Norway Lobster

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The Norway lobster (Nephrops norvegicus), more widely known as langoustine, or deep-sea lobster, lives in waters up to 500 meters deep between Norway, Sweden and Denmark in the North Sea, and into the Atlantic, as far north as Iceland and south to Portugal.

It is seemingly very fragile, but its thin shell can withstand enormous pressure as it comes up from the bottom of the sea.

Norway lobster
Norway lobster (Nephrops norvegicus)

Appearance and teste
Norway lobster have a pink carapace when alive – unlike the other crustaceans, they do not need camouflage as they live in tunnels in the seabed. They are sweet, mildly flavored, somewhat like lobster, but not as dense-fleshed. Most of the catch is sold in southern Europe as scampi, which Is only the tail.

Related: Scandinavian Shellfish and Molluscs

Norway lobster
Norway lobster do not need camouflage as they live in tunnels in the seabed

Buying and storing
Norway lobsters are always dead when you buy them as they cannot survive long after the quick ascent to the surface from hundreds of meters below. The smell must be fresh and salty; any whiff of ammonia tells you that they are too old. Their freshness deteriorates quickly, so always buy Norway lobsters the day you are going to eat them.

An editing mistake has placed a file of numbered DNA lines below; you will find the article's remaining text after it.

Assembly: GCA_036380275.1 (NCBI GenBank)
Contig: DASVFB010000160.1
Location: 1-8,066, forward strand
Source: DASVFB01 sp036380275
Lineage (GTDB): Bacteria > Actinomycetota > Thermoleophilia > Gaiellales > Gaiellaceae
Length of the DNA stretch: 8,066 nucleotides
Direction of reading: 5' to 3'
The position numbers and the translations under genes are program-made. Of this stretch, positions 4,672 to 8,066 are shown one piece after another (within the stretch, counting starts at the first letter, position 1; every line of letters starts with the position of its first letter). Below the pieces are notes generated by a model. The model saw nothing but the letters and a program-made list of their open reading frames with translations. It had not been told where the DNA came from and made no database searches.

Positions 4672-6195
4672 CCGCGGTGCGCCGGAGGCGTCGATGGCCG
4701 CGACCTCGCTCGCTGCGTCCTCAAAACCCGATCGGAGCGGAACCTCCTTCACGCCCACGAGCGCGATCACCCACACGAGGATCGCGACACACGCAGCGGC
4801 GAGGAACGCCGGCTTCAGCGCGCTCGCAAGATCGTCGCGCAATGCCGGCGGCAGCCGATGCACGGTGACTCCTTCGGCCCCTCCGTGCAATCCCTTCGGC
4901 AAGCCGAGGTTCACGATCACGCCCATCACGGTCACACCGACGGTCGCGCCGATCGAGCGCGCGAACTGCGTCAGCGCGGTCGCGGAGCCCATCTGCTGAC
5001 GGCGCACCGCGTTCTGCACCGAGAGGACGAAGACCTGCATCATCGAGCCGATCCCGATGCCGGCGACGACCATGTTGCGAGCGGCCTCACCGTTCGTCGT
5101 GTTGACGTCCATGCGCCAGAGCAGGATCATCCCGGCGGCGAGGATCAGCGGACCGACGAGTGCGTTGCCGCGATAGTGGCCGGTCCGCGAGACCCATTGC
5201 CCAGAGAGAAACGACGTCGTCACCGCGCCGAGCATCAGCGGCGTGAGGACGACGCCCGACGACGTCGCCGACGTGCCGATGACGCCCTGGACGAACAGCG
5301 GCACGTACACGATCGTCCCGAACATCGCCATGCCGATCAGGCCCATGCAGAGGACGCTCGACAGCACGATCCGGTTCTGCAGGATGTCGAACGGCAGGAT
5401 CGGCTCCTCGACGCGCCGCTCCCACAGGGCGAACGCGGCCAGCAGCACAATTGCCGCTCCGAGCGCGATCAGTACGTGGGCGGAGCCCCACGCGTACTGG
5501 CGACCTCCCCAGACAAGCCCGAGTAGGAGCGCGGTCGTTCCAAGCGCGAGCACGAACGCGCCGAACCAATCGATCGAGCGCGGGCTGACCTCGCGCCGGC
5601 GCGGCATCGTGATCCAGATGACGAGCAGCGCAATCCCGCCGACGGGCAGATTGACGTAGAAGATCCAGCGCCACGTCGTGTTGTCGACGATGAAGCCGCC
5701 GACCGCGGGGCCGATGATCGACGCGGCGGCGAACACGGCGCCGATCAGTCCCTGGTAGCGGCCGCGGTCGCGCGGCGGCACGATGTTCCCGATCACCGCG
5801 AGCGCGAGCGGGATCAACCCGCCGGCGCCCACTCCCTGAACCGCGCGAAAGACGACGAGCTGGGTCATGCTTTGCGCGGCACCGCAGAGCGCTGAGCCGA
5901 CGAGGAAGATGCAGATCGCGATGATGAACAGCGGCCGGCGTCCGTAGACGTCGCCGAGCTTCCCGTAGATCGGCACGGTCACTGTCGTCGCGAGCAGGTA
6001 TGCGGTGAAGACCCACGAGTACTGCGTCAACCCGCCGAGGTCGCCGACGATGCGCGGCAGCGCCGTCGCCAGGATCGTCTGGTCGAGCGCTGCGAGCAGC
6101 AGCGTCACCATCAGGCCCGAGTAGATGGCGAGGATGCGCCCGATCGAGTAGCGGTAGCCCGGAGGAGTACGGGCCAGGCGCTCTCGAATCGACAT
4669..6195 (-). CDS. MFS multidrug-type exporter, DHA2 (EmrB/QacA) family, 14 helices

Related: Scandinavian Ray

Norway lobster
Scampi

Culinary uses
They are best when grilled or barbecued, but a short ride in a griddle pan will also be fine. They need intense heat to bring out their juiciness.

To prepare them for cooking, simply split them in half lengthways with a very sharp, heavy knife, then remove the thin, split lobsters simply with either melted butter or with olive oil and sprinkle with a little cayenne pepper and garlic; and always a twist of sea salt and black pepper. They need very short cooking time, just a few minutes, basically until the flesh changes color from opaque to white, and not a moment longer. Eat as they are, or with a classic northern accompaniment of lemon, chervil cream and toast.

You won’t find much meat in the claws, but the spent carcasses are wonderful for soup.

Feature image (on top), Photo by Arnstein Rønning

Norway Lobster, written by Tor Kjolberg

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